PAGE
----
Let us focus on where we agree — there is absolutely an important place in our nation’s education landscape for private school options and school choice, inclusive of charter schools.
The writing is on the wall that privatization and school choice options are only going to expand in the years to come. This may be just the tip of the iceberg in terms of a dramatic expansion of learning options and opportunities for our children. We should embrace the expansion of all opportunities for learning.
However, as we bravely enter this new era, we must also consider core ideals such as quality, fairness, equity and access — and we must design an education system that safeguards these ideals.
If we are to expand school choice options with public funds, then let us also make sure the playing field is really level and fair. Any institution (public, charter, or private) or other learning opportunity should welcome and be obligated to serve every child in our community, just as our current public schools do.
Cherry-picking enrollment policies, where schools choose the right “fit” for who can enroll and “counsel out” or even outright remove students or families that are too much trouble, should not be acceptable. These other school options will also need to provide services to create access for all families (such as transportation supports, mental health, nutrition, language development and disability services). It should also mean an end to practices where admission is based on the ability to pay tuition, donations or any other fees.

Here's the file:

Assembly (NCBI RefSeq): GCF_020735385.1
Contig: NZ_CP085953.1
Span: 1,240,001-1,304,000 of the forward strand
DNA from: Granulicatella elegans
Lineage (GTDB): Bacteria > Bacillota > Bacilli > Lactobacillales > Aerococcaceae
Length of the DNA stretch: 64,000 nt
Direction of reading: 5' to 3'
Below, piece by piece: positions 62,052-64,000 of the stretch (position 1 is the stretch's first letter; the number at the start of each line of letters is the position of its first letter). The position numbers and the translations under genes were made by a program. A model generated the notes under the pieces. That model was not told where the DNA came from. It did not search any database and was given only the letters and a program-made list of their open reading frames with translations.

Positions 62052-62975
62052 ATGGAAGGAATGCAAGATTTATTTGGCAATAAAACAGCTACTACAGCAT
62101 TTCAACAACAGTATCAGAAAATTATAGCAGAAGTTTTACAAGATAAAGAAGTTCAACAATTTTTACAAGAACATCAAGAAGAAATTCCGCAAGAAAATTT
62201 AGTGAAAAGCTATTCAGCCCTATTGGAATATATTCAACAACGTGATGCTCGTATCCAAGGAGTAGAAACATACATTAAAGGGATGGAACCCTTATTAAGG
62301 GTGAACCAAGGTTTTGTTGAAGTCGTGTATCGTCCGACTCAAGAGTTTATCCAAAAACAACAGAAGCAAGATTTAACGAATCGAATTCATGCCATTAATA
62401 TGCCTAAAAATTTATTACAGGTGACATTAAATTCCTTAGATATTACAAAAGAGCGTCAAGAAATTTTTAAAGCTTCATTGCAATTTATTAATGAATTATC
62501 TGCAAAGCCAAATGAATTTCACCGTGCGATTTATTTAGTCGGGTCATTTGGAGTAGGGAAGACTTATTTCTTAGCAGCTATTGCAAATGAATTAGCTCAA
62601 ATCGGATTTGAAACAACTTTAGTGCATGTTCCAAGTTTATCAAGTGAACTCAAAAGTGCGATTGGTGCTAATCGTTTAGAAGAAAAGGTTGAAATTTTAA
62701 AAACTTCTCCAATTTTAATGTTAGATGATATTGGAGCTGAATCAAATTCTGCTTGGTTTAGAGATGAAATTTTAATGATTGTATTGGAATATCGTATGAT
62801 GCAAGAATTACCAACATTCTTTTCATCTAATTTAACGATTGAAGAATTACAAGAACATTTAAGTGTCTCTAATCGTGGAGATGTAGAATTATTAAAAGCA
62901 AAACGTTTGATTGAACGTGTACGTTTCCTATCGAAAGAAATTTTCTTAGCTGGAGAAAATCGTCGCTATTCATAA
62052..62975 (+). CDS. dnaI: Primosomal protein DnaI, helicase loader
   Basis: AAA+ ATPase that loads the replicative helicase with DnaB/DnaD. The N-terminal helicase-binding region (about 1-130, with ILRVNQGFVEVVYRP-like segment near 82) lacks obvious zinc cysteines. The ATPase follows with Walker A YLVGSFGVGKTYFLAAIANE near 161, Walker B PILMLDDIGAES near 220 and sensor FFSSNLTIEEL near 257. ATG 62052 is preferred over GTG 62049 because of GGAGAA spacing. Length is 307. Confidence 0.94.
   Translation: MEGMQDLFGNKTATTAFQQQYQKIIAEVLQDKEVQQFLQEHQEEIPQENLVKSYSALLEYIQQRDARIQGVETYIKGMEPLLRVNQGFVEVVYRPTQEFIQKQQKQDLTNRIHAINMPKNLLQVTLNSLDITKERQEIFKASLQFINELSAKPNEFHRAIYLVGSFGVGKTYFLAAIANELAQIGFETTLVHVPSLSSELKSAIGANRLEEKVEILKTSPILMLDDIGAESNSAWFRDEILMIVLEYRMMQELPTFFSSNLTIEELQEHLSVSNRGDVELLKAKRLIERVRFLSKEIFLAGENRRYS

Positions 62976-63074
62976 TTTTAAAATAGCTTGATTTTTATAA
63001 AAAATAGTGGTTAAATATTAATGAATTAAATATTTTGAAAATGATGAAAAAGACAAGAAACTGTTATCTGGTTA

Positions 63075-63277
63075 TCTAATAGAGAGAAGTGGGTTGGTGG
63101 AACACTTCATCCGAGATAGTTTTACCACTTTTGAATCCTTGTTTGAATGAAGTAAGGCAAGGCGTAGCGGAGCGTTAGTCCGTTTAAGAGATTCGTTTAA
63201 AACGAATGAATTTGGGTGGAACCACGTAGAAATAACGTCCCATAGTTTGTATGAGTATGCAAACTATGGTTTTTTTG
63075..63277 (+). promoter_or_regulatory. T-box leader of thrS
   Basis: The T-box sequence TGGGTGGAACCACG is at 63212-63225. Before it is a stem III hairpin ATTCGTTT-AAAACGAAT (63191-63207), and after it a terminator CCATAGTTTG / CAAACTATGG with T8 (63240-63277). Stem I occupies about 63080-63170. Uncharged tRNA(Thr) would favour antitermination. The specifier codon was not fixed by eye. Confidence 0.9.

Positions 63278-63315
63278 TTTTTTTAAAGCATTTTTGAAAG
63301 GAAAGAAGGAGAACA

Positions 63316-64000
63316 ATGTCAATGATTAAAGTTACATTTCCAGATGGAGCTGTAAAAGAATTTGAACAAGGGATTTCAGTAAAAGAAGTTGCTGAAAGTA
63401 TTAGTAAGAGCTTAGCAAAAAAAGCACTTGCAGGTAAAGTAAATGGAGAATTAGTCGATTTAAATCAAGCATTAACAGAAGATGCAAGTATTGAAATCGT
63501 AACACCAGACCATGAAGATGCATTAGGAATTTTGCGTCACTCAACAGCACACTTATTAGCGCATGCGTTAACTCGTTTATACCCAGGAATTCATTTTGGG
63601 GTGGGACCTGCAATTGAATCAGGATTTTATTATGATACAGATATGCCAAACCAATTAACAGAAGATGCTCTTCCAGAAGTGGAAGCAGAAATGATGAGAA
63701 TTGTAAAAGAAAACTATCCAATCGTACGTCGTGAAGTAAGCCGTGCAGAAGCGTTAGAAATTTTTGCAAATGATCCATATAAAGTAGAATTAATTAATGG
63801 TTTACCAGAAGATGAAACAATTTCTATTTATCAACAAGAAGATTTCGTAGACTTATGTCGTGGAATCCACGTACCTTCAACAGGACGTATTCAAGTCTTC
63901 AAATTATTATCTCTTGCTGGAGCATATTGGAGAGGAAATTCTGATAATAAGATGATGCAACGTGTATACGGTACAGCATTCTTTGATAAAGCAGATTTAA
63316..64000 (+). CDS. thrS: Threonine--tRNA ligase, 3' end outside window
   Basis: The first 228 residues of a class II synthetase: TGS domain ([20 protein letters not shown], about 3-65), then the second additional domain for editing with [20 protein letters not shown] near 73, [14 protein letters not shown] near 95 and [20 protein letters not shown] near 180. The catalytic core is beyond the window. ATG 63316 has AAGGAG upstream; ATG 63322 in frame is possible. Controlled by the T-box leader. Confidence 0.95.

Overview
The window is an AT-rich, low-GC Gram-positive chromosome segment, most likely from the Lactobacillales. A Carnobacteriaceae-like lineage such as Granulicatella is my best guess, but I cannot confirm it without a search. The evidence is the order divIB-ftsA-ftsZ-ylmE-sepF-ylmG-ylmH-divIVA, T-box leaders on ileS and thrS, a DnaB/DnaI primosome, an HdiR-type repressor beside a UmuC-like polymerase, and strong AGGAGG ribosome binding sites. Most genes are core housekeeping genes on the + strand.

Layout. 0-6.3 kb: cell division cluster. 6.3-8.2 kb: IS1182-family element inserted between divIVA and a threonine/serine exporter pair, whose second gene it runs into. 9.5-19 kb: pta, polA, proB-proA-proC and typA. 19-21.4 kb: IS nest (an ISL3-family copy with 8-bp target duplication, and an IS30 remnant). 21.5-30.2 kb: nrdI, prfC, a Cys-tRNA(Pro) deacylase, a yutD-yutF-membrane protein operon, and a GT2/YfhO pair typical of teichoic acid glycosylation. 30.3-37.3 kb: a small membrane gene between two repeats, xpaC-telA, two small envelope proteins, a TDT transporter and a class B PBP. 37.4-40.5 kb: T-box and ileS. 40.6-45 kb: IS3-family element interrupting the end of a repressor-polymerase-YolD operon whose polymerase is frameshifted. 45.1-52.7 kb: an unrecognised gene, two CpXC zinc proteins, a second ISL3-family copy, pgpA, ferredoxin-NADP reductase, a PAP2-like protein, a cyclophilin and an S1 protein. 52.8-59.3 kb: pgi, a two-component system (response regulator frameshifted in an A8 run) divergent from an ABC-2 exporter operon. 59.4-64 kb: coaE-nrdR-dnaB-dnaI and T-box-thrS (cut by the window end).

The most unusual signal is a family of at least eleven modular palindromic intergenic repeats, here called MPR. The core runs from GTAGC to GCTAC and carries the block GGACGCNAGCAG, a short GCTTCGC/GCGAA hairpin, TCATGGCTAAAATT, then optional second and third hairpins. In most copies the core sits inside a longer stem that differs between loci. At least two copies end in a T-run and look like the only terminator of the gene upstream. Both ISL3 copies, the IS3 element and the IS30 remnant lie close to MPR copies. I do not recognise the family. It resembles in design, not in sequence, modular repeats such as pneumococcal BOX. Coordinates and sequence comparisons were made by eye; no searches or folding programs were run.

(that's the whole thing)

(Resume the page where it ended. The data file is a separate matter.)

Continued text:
These other school choice options should also be subject to the same testing, regulations and accountability systems under which our current publicly funded schools operate. If the extensive battery of testing we give to public school students and the ranking of schools (and even teachers) based on these test scores is good for public schools, then that same system should be good for all other kinds of school options.
In short, where public funds go, access for every child and accountability for results must follow.
So, let’s compete! But let’s also commit to an equal and fair playing field.
In closing, I did notice that some protesters in the D.C. area blocked your entry during a public school visit. While I disagree with this, I do understand the sentiment — you’ve said some very derogatory and damning things about public schools with little personal experience to back up those opinions. Going forward, I hope you will continue to visit schools of all kinds and grow to respect and revere the important and noble work happening within them. Toward that end, I wish to extend an invitation for you to visit any of our schools in Eagle County and I look forward to sharing with you the incredible things happening for kids in our community.
Jason E. Glass is the superintendent of Eagle County Schools.
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After a sudden stop in March and extended isolation, people may be ready to travel or play. But don’t expect a full-throttle return this summer.